OAKLAND – California Attorney General Rob Bonta and five other state attorneys general today sent a letter demanding that Albertsons delay a $4 billion payout to stockholders until state attorneys general and the Federal Trade Commission (FTC) complete their review of its proposed merger with Kroger. Albertsons and Kroger supply daily necessities to millions of people throughout the United States and employ more than 700,000 workers in communities across the country. The state attorneys general are dedicated to ensuring that the proposed merger of these grocery behemoths does not result in higher prices for consumers, suppressed wages for workers, or other anticompetitive effects. With regulatory approval of the merger far from assured, this “special dividend” is premature and stands to dramatically hamper Albertsons’ ability to compete.
“Californians are feeling the high cost of inflation every time they pull out their wallet at the grocery store checkout,” said Attorney General Bonta. “With nearly 5,000 stores between them, Albertsons and Kroger are two of the largest grocery chains in the United States. Their proposed merger requires careful review — to ensure their customers and employees do not pay a price through higher grocery bills, food deserts, and lower wages. My colleagues and I demand that Albertsons delay its planned $4 billion payout to investors until review of the proposed merger is complete. I, frankly, have a hard time seeing how Albertsons would be able to continue to compete — as it is obliged to do during the pendency of merger review — after giving away a third of its market share.”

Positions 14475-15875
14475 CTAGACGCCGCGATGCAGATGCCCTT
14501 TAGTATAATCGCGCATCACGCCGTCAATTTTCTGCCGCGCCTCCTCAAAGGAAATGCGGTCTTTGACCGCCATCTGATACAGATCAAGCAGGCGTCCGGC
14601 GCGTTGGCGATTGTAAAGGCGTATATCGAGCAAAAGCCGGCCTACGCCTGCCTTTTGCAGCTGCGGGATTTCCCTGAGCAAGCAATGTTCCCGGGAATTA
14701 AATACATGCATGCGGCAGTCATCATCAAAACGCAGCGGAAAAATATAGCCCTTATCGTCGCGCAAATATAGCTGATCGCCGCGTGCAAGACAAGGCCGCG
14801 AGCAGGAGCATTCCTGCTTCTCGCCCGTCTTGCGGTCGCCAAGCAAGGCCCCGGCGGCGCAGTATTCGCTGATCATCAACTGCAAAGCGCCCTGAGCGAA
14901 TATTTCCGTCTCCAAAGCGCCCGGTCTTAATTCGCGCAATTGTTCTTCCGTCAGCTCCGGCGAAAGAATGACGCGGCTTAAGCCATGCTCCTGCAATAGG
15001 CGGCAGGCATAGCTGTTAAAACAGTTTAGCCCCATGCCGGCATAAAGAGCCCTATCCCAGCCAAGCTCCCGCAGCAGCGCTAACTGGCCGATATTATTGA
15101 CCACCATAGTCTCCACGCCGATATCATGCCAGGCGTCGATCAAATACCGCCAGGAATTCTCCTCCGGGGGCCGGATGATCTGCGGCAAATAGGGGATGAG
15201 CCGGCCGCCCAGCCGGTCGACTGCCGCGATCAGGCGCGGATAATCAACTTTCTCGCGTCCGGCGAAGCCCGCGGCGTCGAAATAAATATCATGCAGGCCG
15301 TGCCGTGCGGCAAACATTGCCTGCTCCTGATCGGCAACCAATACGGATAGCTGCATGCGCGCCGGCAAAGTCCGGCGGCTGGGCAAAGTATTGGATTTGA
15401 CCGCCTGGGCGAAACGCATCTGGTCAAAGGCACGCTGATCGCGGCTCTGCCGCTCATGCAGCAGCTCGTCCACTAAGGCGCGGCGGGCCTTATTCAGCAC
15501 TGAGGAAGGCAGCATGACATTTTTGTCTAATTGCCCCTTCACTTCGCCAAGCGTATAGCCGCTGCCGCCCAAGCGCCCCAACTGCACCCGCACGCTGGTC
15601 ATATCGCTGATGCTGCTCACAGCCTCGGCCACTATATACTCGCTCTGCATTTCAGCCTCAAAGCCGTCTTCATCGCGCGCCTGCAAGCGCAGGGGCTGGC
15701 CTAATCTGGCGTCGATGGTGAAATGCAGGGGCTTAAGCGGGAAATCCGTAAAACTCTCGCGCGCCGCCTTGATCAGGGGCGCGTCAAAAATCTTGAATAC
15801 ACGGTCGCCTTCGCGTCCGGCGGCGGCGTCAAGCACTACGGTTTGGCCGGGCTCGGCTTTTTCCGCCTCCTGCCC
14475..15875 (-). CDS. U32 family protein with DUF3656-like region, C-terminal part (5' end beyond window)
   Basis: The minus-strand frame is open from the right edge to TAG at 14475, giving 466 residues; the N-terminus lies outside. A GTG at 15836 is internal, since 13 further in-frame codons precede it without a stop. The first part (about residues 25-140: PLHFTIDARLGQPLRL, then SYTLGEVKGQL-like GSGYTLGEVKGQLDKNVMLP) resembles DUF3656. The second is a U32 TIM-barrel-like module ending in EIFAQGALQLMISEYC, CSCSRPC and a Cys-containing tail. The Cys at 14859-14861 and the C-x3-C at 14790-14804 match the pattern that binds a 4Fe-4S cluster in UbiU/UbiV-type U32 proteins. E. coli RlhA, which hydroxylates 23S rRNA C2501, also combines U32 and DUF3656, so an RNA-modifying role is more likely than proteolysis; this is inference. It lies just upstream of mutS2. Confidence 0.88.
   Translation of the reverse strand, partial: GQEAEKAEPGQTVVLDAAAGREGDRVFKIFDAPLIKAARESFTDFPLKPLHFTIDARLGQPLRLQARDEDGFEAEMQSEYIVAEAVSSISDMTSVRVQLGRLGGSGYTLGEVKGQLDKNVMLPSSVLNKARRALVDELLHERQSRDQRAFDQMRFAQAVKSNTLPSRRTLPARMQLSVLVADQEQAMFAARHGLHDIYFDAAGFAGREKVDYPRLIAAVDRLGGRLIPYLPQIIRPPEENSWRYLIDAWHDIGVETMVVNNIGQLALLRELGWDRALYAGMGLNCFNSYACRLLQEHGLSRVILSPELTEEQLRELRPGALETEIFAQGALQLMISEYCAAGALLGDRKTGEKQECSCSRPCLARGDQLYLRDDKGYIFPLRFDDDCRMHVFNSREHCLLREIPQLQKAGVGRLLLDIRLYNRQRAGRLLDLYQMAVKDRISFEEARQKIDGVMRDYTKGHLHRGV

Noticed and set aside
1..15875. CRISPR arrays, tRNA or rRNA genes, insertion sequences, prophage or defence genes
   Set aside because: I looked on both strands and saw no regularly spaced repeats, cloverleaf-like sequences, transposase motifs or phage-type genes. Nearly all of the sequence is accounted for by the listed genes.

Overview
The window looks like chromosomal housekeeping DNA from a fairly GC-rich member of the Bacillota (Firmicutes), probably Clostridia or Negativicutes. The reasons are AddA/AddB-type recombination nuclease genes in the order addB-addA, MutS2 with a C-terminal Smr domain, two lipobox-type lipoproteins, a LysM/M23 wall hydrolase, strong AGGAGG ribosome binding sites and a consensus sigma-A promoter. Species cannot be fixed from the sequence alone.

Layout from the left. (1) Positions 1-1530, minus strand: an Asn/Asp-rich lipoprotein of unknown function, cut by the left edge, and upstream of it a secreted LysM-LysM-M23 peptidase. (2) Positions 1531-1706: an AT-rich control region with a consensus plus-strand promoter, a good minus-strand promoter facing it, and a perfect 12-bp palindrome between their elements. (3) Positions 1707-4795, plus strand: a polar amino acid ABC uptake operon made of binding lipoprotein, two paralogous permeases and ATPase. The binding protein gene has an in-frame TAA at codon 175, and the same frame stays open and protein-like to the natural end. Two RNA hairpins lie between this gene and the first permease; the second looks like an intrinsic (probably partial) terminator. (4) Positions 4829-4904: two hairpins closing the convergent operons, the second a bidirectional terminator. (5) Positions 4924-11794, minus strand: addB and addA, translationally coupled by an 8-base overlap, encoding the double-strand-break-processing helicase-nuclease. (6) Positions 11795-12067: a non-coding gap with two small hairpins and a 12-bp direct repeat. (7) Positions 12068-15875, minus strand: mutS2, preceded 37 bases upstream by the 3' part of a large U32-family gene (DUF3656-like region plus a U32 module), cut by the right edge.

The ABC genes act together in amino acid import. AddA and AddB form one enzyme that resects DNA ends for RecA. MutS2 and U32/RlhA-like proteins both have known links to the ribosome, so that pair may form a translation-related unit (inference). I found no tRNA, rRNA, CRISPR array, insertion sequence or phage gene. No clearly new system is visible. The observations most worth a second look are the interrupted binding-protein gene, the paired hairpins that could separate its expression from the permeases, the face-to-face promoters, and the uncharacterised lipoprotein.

In the letter, the attorneys general express their strong concern with Albertsons and Kroger’s joint announcement that Albertsons will pay stockholders a cash dividend of up to $4 billion on November 7, 2022. Federal and state antitrust laws forbid parties from entering in agreements that substantially lessen competition or unreasonably restrain trade. Premerger notification requirements also prohibit “gun jumping,” the practice of improperly engaging in joint decision-making by parties pending merger review. The planned dividend payment would substantially impact Albertsons cash flow, making it difficult to continue to compete with Kroger ahead of the merger.
Grocery prices rose 12.2% from last summer to this summer, the biggest jump in over 40 years. If the proposed merger has anticompetitive effects, nearly every corner of this country will feel them. Right now, regulatory approval of the merger is far from assured. In the letter, the attorneys general highlight that, should a regulatory challenge to the merger succeed or should the parties abandon the transaction, it would be near impossible for Albertsons to recover if it has gifted away such a significant portion of its cash flow.
Attorney General Bonta joins the attorneys general of District of Columbia, Arizona, Idaho, Illinois, and Washington in sending the letter.
A copy of the letter is available here.